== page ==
OTOH, in the “no public opinion” column, I’m seeing indications that Chris Hallquist is mildly against, and I think it’s no coincidence that he’s just left FtB. I think it’s also no coincidence that he’s talking about his blog becoming “unarchived”, meaning it will probably be purged completely. Sounds like it might not have been the most amicable break behind the scenes.

I really don’t know why you’re trying to advance such a silly argument. All of us who have been watching the A+ ball for the last month know where it was thrown from. It’s clear who the players are, what their history is, and how this has influenced the entire nature of the A+ game.

#254 Iamcuriousblue (Guest) on Friday September 14, 2012 at 1:48am

Julian writes:

“Yes. Our objections to blackford have nothing to do with how eagerly he laughed along to smelly skepchick snatch or Watson and Benson being too ugly to rape.”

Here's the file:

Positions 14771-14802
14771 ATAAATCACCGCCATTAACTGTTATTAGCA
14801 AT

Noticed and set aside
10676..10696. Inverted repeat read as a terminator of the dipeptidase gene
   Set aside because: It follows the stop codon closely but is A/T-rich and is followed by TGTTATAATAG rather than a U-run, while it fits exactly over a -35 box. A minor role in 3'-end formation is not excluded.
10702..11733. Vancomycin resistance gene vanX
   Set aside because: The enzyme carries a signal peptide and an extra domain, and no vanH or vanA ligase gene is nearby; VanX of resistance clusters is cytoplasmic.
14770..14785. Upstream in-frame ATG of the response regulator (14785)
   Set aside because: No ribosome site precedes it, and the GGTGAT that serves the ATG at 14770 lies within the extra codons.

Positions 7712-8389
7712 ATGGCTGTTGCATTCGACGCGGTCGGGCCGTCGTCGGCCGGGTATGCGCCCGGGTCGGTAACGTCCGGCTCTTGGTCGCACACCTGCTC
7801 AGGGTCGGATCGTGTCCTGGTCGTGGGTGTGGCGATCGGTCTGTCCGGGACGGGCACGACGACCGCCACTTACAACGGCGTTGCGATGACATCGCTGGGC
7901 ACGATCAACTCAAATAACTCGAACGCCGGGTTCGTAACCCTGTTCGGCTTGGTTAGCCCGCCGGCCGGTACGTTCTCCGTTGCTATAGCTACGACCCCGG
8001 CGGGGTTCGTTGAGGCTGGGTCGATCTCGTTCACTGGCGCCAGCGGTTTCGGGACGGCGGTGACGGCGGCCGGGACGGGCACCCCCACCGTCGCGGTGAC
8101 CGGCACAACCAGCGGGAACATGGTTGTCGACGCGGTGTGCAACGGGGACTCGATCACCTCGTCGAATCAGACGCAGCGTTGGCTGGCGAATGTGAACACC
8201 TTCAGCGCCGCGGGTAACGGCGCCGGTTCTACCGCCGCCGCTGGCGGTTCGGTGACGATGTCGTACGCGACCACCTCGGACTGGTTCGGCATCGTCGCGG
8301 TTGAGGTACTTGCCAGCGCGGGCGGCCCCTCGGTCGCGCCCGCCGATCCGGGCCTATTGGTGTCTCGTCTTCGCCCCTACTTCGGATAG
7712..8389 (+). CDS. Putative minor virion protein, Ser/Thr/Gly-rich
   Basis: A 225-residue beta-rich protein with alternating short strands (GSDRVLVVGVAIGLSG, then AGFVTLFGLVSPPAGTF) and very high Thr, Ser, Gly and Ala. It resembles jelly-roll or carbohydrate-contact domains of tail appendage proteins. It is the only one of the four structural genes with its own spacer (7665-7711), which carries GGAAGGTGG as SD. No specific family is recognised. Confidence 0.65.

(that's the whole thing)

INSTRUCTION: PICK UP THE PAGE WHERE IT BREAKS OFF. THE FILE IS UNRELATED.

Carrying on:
Julian, for fuck’s sake! Quit accusing people on the other side of an argument from you of sending rape threats, being horrible misogynists, and other nefarious opinions and activities. Not unless you have evidence. You should assume that most people on either side of the atheist “gender wars” is against rape threats and chasing women off of the internet, because with rare exceptions, most are. While demonizing your opponents based on whatever vile thoughts enter your head may feel personally validating, I assure you, it does not move the argument further.

#255 Kevin Solway (Guest) on Friday September 14, 2012 at 1:53am

@Iamcuriousblue

“It’s clear who the players are, what their history is,
and how this has influenced the entire nature of the A+ game.”